Regularly talk poorly about your ex and/or your former in-laws in front of your kids and encourage others to do so too. When your children hear you or anyone else talk poorly about their other parent and their other parent’s family, they are hurt. Your children know that they’re part you and part your ex. And when you say disparaging things about your ex and your former in-laws your children hear you talking disparagingly about them too.

    Encourage your kids to talk poorly about their other parent. This is the same as teaching your children to not only disrespect their other parent, but to disrespect themselves.

    Do your best to prevent your children from ever interacting your ex’s side of the family. Unless your children are in imminent danger by being around their other parent’s side of the family, you have no business interfering with their relationships. Your children deserve to know the people their related to and who love them.

    Make sure your kids love you the most. When you try to coerce your children into loving you the most, you’re undermining a relationship your children need to have fostered. Your children love you and your ex. You’re their parents, so you both have the job of encouraging your children to express and nurture the love they feel for each of you.

    Always refer to your ex as your ex in conversations – even with your children. Your children aren’t interested in your marital status – in fact it’s painful for them to be regularly reminded of it. They know you both as their parents and deserve to hear you refer to their other parent as “Mom” or “Dad” or as your children’s “other parent.”

    Put your children under pressure to choose between you and their other parent. Asking your children who they’d rather live with and doing what you can to make sure it’s you, regularly telling your children, “I miss you!” when they’re with their other parent and making them feel guilty for any time they don’t spend with you are all ways you’re coercing your children to choose between you and their other parent.

    Telling your children your new significant other is their new parent. Your children already have two parents. If you should remarry, your children will have a bonus parent or a stepparent, but no one will ever replace their parents.

    When your children tell you things about your ex that upset you, immediately jump to conclusions and condemn your ex in front of your children. If your children do tell you things about your ex that upset you, you need to pause and decide if it’s enough of an issue or concern for you to discuss the matter with your ex or not. If not, don’t react. If it is, don’t react and schedule some time to respectfully discuss the issue with your children’s other parent.

  4. Neglect Your Parenting Responsibilities

    Getting divorced isn’t easy. And self-care is necessary as you make your way through it, but self-care is different from ignoring your parenting responsibilities.

    You’ll know you’re taking your self-care too far if you find yourself doing any of these things:

    Consistently putting your wants and needs above your children’s needs and rights for psychological, spiritual and physical well-being and safety. Despite the difficulties of your divorce, your children still need and deserve to have you care for them as the precious beings they are. Doing so will help them more easily get through the divorce too.

    Keep your kids guessing about how you’re going to act today. Another way parents don’t live up to their parenting duties post-divorce is by being unpredictable. Sure, the emotional rollercoaster of divorce is real and you have your feelings to sort out, but children (including yours) thrive on consistency.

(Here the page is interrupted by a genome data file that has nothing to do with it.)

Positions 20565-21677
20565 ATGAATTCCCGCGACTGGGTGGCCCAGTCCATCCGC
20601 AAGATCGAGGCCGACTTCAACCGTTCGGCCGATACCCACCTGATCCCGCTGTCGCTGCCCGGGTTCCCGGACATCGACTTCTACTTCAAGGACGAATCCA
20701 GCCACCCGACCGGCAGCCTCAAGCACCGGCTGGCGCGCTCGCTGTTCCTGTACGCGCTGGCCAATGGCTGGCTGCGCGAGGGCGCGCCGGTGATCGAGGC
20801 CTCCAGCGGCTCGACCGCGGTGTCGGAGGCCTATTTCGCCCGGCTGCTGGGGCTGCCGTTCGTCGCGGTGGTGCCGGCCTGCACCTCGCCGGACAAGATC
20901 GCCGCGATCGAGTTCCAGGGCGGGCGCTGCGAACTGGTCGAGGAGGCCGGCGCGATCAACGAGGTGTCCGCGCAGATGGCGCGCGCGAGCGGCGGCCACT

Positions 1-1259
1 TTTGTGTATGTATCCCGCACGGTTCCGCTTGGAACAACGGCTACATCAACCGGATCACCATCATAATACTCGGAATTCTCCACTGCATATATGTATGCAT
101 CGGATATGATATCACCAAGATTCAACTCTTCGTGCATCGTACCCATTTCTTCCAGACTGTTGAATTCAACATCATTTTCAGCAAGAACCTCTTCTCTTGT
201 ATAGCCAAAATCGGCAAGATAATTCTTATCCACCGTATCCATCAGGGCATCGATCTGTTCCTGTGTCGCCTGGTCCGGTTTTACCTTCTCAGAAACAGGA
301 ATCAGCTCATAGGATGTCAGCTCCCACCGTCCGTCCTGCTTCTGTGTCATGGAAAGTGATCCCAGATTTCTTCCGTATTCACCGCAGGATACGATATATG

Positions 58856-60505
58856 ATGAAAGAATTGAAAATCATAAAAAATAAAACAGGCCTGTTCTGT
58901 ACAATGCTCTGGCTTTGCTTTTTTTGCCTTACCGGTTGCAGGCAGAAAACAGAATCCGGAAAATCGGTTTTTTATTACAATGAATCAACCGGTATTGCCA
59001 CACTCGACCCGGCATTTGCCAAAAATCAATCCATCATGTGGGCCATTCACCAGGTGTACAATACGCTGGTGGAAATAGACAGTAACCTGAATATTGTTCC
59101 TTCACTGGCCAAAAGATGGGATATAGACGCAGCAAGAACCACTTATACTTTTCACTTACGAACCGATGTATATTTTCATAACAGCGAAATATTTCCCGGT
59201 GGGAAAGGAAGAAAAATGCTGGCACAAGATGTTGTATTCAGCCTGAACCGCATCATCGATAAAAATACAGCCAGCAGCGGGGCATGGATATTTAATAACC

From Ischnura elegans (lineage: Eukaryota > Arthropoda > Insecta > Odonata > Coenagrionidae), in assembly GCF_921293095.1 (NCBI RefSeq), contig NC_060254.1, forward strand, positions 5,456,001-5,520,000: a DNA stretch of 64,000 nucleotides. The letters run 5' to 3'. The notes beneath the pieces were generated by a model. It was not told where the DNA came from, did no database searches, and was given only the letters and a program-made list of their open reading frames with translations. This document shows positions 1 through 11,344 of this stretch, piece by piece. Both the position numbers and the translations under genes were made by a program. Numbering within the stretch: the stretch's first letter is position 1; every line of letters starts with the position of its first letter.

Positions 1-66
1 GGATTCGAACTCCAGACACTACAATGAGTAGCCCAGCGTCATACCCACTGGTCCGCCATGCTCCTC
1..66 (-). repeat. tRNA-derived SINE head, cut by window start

Grant your children’s every wish without limit to alleviate your feelings of guilt about the divorce. All parents want their children to be happy. However, all parents also want their children to grow up to be happy adults. And most happy adults understand core values and the need to contribute instead of having their every wish granted. The world just doesn’t work like that.

    Punish your ex by allowing your children to shirk responsibility. Part of successful parenting is teaching your children responsibility. It doesn’t matter how much you hate your ex or how much you think they should suffer for what they’ve done, your children must take priority over ideas of vengeance.

    Disregard your children’s presence when you argue with your ex. Children suffer greatly when they’re around conflict – especially when that conflict is between their parents the two people they most want to please. Your children will feel responsible for making things better between the two of you which is impossible for them to achieve. And the futility of their efforts will wear away at their sense of safety, capability and even self-esteem.

    Regularly break the agreements you make with your children. Your children depend on you. They look forward to spending time with you. They want to trust you. If you’re consistently breaking your word with them (regardless of the reasons for doing so), then you’re undermining the relationship you have with them. And your children will take it personally. They may even start believing that you don’t love them anymore.

  5. Expect To Control Your Ex

    Regardless of what you think of your ex’s parenting abilities or their parenting philosophy, unless your children are in danger you must let go of your desire to micromanage your ex.

    You may already know that, but you may also be doing things that you don’t realize that are definite co-parenting don’ts. Below are some of the mistakes co-parents make.

    Withholding child visitation because you want your ex to stop doing or start doing something. Of course, if your ex is a true threat to your children, you should get the proper authorities involved. But if your children’s other parent isn’t a threat to them, then this is straight up cruelty and viciousness directed at your ex and your kids.

    Having unclear boundaries with your ex. The truth is you don’t get to control what happens at your ex’s house or in their life. And they don’t get to control what happens at your house or in your life. Getting clear about what is and isn’t appropriate now that you’re co-parents is critical to becoming great co-parents.

    Airing dirty laundry on social media. The people you know on social media don’t need to have unfiltered insight into what’s going on with you or your ex. And using social media to try to shame your ex into behaving differently is shameful on your part.

    Jumping to conclusions, overreacting, criticizing, blaming, being accusatory, being rude, being mean and sarcastic, making demands, using profanity, being unreasonable with deadlines, being disrespectful and calling names are all signs you’re attempting to bully your ex. Doing these things is never acceptable behavior. If you find it difficult to prevent yourself from being so disrespectful to your ex, please reach out for help because these behaviors will not only destroy your co-parenting relationship but they cause your children anguish too.